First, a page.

After the play is done, he meets Sibyl backstage to ask her what is wrong. He is a man who likes to keep all aspects of his life secret. Dorian decides he has been too harsh with Sibyl and he wants to marry her after all. Spurred by these thoughts he curses his portrait, thinking that one day when he is old, and his beauty is lost, he will feel only sorrow when looking at it. When the novel opens, the artist is completing his first portrait of Dorian as he truly is, but, as he admits to his friend Lord Henry Wotton, the painting disappoints him because it reveals too much of his feeling for his subject. Plot Overview In the stately London home of his aunt, Lady Brandon, the well-known artist Basil Hallward meets Dorian Gray. As such, that was his breaking point and the journey of his transformation had started.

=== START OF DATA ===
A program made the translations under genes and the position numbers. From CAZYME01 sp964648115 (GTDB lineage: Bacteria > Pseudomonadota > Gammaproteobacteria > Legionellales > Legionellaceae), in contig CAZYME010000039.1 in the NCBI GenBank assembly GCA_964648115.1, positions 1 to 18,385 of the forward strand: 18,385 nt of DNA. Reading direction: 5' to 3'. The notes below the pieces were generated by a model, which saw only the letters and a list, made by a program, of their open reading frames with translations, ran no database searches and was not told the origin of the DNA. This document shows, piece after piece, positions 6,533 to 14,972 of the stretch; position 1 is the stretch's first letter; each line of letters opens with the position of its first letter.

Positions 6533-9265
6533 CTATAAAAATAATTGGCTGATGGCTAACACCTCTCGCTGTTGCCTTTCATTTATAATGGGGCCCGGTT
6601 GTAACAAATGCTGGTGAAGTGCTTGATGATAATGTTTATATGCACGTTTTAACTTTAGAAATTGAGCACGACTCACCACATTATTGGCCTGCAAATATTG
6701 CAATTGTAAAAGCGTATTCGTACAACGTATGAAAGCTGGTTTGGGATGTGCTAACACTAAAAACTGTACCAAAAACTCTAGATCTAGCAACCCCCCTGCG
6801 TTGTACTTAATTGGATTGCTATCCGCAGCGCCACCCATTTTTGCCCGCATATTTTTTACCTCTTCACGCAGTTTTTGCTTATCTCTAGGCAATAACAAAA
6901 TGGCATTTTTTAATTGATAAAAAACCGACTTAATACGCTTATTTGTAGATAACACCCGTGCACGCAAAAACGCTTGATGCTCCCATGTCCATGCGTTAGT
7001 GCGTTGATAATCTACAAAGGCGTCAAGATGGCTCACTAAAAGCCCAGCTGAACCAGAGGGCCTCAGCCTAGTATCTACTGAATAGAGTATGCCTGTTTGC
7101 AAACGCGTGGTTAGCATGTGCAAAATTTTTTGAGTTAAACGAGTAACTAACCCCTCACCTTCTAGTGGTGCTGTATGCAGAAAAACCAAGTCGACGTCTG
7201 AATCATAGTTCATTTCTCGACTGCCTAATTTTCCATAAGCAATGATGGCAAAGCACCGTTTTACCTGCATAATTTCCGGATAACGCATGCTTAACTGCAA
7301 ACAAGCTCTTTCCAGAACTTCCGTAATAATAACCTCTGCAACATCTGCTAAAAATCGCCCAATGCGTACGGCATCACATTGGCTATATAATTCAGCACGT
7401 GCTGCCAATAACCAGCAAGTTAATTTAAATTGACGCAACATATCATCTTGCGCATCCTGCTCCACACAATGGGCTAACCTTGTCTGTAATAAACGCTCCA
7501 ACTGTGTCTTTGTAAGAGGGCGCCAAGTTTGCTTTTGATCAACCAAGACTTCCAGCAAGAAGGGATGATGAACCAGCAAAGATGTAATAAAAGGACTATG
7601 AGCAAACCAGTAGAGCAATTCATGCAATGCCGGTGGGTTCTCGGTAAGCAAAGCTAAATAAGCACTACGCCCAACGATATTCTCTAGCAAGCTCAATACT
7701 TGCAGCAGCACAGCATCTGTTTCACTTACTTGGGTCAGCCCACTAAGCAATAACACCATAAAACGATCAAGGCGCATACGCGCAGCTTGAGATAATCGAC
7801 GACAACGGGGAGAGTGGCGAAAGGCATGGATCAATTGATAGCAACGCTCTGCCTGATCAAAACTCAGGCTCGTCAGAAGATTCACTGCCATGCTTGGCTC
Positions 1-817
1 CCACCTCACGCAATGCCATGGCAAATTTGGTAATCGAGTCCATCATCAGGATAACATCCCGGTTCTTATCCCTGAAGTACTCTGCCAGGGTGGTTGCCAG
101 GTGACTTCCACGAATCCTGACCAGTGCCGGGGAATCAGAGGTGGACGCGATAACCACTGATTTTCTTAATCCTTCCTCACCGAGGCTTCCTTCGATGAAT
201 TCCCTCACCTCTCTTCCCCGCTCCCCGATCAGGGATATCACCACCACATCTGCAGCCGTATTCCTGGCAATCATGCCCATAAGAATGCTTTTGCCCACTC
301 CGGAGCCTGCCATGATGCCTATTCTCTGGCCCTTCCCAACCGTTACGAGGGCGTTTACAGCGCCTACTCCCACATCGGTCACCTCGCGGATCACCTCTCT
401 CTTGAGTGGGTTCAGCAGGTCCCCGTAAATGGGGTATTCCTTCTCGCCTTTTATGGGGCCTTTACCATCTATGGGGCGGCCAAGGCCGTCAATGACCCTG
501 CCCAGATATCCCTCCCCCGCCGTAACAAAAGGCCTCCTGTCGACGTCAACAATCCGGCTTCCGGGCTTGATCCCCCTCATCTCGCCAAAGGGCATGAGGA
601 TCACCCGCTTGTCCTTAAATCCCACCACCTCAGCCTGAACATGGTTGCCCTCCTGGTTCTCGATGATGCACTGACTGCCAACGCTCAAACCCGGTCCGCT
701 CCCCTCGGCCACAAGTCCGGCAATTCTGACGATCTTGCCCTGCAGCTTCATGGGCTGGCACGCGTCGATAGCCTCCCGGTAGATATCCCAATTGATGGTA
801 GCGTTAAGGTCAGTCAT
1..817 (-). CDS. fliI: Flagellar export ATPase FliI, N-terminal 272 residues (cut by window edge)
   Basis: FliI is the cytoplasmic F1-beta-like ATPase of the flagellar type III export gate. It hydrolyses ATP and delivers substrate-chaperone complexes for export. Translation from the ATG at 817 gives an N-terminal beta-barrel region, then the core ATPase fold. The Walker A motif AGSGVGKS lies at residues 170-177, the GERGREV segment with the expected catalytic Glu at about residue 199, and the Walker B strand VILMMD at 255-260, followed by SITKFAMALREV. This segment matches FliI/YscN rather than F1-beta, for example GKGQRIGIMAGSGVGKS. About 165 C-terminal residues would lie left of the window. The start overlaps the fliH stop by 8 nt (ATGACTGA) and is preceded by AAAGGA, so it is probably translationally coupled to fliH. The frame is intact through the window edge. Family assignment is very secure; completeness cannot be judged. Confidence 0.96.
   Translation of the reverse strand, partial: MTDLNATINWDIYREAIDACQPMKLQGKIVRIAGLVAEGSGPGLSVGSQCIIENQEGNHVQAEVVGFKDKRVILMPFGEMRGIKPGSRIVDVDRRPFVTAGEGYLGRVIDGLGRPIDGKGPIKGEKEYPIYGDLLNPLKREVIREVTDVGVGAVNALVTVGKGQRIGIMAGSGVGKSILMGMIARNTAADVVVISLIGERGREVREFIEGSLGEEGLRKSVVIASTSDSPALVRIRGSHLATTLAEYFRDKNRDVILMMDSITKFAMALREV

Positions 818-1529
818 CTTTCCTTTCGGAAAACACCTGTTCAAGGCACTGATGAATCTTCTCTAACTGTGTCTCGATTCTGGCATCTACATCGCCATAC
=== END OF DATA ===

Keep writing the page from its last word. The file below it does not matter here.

But, soon, he is accidentally killed by a hunting party, so Dorian is relieved. We recommend it to everyone! Supernatural things start to happen, and the book suddenly resembles more a gothic horror novel than a decadent French fiction. As a matter of fact, Dorian was cruel to her. The influence is so great, in fact, that he refuses to exhibit the picture, for fear of the secret passion it reveals. With mixed , he offers his soul if he could only get the gift of staying forever young. He soon proposes marriage to Gladys, who happily accepts, much to the displeasure of her friend David Stone Peter Lawford , who is one of the many who are suspicious of Dorian.